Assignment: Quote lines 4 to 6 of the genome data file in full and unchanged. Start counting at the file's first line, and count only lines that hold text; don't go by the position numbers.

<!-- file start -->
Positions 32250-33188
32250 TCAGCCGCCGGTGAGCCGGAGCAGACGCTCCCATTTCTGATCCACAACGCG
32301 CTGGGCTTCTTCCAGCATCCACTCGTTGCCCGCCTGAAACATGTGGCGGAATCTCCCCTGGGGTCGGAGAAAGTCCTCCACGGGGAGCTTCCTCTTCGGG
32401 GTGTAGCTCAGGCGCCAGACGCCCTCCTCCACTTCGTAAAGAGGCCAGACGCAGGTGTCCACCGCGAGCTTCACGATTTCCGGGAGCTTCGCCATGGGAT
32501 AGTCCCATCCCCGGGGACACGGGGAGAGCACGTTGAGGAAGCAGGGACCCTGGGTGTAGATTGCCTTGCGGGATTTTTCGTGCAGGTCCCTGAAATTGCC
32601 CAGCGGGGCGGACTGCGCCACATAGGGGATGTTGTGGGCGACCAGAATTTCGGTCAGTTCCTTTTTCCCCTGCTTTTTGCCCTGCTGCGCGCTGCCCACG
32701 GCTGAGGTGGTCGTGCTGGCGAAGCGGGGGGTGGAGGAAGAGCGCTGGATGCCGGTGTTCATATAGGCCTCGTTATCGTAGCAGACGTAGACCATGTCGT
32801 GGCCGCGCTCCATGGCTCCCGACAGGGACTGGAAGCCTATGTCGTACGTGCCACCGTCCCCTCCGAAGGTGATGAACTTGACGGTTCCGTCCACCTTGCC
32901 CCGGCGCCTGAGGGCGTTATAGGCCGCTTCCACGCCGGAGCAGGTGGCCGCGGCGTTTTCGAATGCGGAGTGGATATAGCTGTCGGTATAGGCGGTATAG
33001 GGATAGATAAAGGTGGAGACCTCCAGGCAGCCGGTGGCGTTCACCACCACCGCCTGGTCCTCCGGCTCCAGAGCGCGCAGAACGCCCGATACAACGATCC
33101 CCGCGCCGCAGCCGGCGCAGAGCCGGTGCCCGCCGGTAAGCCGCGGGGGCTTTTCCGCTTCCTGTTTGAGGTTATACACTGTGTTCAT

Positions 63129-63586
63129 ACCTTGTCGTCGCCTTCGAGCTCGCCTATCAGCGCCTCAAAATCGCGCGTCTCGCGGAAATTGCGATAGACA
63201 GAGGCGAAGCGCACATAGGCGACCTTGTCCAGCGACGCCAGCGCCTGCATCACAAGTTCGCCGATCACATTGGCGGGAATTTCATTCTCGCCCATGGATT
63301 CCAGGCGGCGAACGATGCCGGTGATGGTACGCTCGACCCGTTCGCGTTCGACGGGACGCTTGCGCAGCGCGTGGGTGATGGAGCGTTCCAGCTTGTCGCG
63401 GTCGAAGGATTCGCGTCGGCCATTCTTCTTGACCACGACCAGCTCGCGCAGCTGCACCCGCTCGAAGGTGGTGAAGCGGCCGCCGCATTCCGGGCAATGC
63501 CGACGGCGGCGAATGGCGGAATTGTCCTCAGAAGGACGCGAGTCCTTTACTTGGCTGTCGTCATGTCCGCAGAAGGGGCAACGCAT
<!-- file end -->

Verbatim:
32401 GTGTAGCTCAGGCGCCAGACGCCCTCCTCCACTTCGTAAAGAGGCCAGACGCAGGTGTCCACCGCGAGCTTCACGATTTCCGGGAGCTTCGCCATGGGAT
32501 AGTCCCATCCCCGGGGACACGGGGAGAGCACGTTGAGGAAGCAGGGACCCTGGGTGTAGATTGCCTTGCGGGATTTTTCGTGCAGGTCCCTGAAATTGCC
32601 CAGCGGGGCGGACTGCGCCACATAGGGGATGTTGTGGGCGACCAGAATTTCGGTCAGTTCCTTTTTCCCCTGCTTTTTGCCCTGCTGCGCGCTGCCCACG